Named after California oil tycoon Charles Alexander Mentry, and tucked away at the base of the chaparral-covered hills of Pico Canyon, Mentryville was one of the first oil boomtowns in the state, and was home to over 100 families in the early 1930s.
The entire settlement was built around its oil well located in the north end of Santa Clarita Woodlands Park. Known as Pico No. 4, the first commercially successful oil well in California, it began to drill in 1878 and produced millions in oil until it was shut down in 1990.
The Mentryville site and the surrounding 800 acres in Pico Canyon were eventually donated to the Santa Monica Mountains Conservancy in 1995 by then-owner Chevron.
Today the canyon offers hikers, bikers, and equestrians an opportunity to explore the back country of Pico Canyon and the nearby Santa Susana Mountains, as well as a unique glimpse of early turn-of-the-century California history.
Mentryville is California Historic Landmark number 516-1 and 2, and the few remaining structures, which include Mentry’s restored thirteen-room Pennsylvania style mansion, the one-room Felton school house, and a period barn, stand as silent reminders of a long-gone era when migrant prospectors of gold, both yellow and black, traveled from one location to the next on the news of a fresh strike.
There are also remnants of numerous oil industry related, and other, artifacts that can be found around the site and along some of the trails leading into and out of Mentryville.
Weekend Activities Guide
If you decide to hike out of Mentryville, the trail goes up to a really cool picnic area, which used to be the party area for the oil well workers. On both sides along the way, you can see how steep the angle of beds of the Pico anticline really is.
Continuing straight, on the other side of the creek are the remains of the bakery built by Anthony Cochems, a baker for Standard Oil Company, in 1897. To left of the old bakery is Minnie-Lotta Canyon, named for two girls who lived in Mentryville at one time — Minnie and Lotta.
From there several trails vein off into the chaparral shrubland, grasslands, and oak savanna covered Santa Susana Mountains.
There are several parks in the area in addition to the Santa Clarita Woodlands Park. There is Ed Davis Park, Rocky Peak Park, and O’Melveny Park at the eastern end of the mountains.
A surprising assortment of strange geologic features and several astonishingly lush canyons encompass the 60,000 acres of the Santa Monica Mountains Conservancy, and the 4.8-mile loop through Towsley and Wiley Canyons are a good way to experience the ever-changing array of habitats in the area.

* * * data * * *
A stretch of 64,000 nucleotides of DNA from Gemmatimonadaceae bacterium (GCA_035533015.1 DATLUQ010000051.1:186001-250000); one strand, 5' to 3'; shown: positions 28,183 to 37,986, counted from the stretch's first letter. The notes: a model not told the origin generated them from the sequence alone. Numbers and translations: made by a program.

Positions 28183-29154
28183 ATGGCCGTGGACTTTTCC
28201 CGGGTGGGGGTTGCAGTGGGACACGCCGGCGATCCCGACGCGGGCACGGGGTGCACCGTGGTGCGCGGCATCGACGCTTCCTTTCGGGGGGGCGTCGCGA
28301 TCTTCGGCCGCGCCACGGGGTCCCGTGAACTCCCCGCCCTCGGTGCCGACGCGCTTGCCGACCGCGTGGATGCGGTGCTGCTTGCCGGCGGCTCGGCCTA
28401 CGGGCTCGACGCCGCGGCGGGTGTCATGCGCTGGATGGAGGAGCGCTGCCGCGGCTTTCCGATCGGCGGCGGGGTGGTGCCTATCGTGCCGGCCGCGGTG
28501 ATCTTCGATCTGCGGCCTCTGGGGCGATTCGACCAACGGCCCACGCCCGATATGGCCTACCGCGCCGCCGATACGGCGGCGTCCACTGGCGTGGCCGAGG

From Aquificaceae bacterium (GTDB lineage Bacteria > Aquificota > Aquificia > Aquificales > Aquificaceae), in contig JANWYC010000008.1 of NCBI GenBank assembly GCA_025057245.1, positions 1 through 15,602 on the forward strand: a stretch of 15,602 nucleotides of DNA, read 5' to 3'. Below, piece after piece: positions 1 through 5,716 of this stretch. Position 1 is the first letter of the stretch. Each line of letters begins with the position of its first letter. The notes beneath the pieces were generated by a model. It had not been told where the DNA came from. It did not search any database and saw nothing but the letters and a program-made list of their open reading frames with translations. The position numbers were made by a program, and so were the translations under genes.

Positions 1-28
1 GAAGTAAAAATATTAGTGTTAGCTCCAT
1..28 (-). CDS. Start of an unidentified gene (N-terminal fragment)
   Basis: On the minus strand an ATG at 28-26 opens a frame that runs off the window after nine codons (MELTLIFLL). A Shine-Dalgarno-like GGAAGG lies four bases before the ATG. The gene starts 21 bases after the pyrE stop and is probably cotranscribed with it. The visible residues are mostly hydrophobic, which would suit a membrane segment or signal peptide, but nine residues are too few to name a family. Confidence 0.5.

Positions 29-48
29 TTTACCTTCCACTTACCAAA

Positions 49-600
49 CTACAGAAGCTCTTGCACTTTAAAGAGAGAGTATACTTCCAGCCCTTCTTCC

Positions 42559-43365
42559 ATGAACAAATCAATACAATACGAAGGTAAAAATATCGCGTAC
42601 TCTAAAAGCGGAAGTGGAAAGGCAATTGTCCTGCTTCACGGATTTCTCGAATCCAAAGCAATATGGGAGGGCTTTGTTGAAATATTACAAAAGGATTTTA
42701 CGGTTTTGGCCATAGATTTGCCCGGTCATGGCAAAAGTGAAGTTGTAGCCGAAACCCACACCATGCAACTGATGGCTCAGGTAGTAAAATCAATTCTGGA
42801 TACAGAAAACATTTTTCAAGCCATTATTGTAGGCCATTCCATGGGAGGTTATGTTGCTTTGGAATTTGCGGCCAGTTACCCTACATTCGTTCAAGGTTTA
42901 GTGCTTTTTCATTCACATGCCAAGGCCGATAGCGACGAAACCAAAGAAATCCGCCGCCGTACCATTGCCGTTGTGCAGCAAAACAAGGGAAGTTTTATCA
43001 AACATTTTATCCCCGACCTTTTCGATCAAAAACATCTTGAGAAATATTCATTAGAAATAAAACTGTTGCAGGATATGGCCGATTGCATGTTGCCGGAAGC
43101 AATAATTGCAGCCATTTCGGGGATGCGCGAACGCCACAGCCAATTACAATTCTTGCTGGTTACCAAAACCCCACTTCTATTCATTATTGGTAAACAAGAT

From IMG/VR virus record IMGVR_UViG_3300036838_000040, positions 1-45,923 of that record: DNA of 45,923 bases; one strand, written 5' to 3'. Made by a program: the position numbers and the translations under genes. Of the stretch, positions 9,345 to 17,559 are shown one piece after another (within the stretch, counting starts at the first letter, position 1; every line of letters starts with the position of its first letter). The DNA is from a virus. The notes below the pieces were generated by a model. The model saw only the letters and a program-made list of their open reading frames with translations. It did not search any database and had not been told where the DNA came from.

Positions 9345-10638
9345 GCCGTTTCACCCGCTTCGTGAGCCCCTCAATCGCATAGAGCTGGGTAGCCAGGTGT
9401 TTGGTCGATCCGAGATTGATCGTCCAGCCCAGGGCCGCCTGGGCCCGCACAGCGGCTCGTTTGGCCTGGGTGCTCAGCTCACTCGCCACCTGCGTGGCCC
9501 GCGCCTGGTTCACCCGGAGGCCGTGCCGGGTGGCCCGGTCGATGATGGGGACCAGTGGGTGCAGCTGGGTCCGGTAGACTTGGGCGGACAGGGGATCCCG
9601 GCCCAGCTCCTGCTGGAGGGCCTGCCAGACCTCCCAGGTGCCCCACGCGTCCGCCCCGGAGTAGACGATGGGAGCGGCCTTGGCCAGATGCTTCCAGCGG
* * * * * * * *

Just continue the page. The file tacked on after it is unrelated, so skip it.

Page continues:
With a picnic area and the nature center, Ed Davis Park is a great place to start your adventure.
From here, hikers can begin their trek up the wide floodplain of Towsley Canyon along the canyon’s creek with its foamy beige water, faint sulfurous smell, and oozing tar. Well before any oil was extracted for commercial purposes here, the Tataviam Indians of the area used this naturally occurring asphalt for medicinal applications and to seal their basketry.
Deeper into the canyon the scenery changes as you reach the portals of the Narrows, a slot like a cleft worn through layers of vertical sandstone. After a brief passage through the Narrows, hikers will begin climbing the canyon slope to the left on what is called the Towsley View Loop Trail that quickly evolves into a narrow, or single-track trail that can be negotiated on foot or mountain bike.
Atop a large green knoll, you can see Towsley Lodge, a beautiful Spanish-style ranch house available for private day or overnight group rental.
After numerous switchbacks, and reaching a high point of 2,450 feet, the trail begins to pitch downward, executing a steep descent down into the shady depths of Wiley Canyon and eventually back down to Ed Davis Park.
Access to Pico Canyon, Mentryville, and all of the areas parks is easy, and just a short drive from downtown Los Angeles and Orange Counties.
From the Golden State Freeway (I-5) in Valencia, exit on Lyons-Pico Canyon Road. Head west on Pico Canyon Road. Near its end, bear left at a Y and continue to the end of the road. A large parking lot is opposite historic Mentryville.
If the MRCA gate is closed and locked, park at this point and walk into the park. If the gate is open, you can park inside the park.
The best time to visit is in late fall and early spring when the weather is moderate but dry. 27201 Pico Canyon Road, Newhall, CA 91381-1804